Chulalongkorn University Professor
Pirongrong Ramasoota, PhD, is a professor of communication at Chulalongkorn University and a senior research fellow at LIRNEasi
With the Songkran celebrations this year becoming subdued from the surging third wave of Covid-19 infections, deemed by health authorities as 10 times worse than last year's outbreak, efforts at controlling the spread of the virus are underway with contact tracing, health surveillance, compulsory quarantining, and lockdowns.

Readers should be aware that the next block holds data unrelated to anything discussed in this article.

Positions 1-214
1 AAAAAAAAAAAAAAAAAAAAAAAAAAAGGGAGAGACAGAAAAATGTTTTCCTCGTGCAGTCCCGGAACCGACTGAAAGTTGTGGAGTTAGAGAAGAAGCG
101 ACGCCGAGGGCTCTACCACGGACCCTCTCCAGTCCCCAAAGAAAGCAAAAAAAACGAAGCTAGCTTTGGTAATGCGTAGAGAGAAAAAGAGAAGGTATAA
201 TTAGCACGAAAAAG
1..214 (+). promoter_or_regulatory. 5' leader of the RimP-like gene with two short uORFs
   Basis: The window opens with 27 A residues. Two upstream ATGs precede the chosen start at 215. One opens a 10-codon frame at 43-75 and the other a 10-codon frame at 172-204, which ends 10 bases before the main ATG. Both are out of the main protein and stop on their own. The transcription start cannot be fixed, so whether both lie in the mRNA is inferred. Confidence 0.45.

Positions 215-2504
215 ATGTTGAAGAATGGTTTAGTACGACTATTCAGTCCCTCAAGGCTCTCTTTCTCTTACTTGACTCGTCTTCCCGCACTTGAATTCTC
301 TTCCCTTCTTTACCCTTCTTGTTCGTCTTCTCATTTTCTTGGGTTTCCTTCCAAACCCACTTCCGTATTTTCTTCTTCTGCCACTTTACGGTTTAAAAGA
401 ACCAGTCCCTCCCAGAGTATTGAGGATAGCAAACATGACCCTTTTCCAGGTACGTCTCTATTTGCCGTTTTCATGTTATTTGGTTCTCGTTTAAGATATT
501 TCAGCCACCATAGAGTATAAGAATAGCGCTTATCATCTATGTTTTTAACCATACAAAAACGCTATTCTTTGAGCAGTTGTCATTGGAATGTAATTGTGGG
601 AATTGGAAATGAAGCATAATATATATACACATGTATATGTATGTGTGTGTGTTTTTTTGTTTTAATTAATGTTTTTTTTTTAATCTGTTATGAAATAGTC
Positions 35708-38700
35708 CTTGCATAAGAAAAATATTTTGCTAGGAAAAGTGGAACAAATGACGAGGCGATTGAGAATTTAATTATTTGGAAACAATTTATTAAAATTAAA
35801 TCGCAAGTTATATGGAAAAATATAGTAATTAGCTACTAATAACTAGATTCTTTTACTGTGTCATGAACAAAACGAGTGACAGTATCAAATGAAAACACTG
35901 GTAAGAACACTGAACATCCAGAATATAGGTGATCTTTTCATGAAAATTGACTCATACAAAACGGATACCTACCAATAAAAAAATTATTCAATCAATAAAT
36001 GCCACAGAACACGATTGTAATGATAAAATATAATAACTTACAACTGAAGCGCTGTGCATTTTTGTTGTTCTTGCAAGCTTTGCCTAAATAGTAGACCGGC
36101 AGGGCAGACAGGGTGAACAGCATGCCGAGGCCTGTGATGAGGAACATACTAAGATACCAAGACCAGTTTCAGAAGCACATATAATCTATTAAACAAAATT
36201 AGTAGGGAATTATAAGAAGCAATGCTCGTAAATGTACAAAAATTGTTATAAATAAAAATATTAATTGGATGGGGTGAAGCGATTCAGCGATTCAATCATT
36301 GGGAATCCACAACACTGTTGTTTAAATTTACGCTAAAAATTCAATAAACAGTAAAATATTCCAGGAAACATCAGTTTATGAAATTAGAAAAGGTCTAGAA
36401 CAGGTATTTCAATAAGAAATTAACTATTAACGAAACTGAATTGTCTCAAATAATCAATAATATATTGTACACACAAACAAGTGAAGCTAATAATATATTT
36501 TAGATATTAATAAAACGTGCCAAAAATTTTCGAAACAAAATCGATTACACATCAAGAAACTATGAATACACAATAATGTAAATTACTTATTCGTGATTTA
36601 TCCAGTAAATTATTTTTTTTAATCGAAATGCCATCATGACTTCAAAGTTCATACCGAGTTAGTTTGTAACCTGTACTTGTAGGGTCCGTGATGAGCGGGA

Taweesilp Visanuyothin, the spokesman for the Centre for Covid-19 Situation Administration (CCSA), was right in pleading for tolerance and empathy amid anti-Myanmar hate speech and discrimination after the recent surge of new infections centred around Samut Sakhon shrimp market.
Given their open and highly-accessible nature, social media platforms — such as Facebook — should be a platform for the promotion of free speech. However, as Thai society gets more polarised and divided along political lines, social media can end up creating a raft of problems that could ultimately lead to the stifling of free speech in an unprecedented manner.
Thais are more politically divided than ever before and the rising animosity between the opposing camps may have reached a critical level, particularly in the online sphere.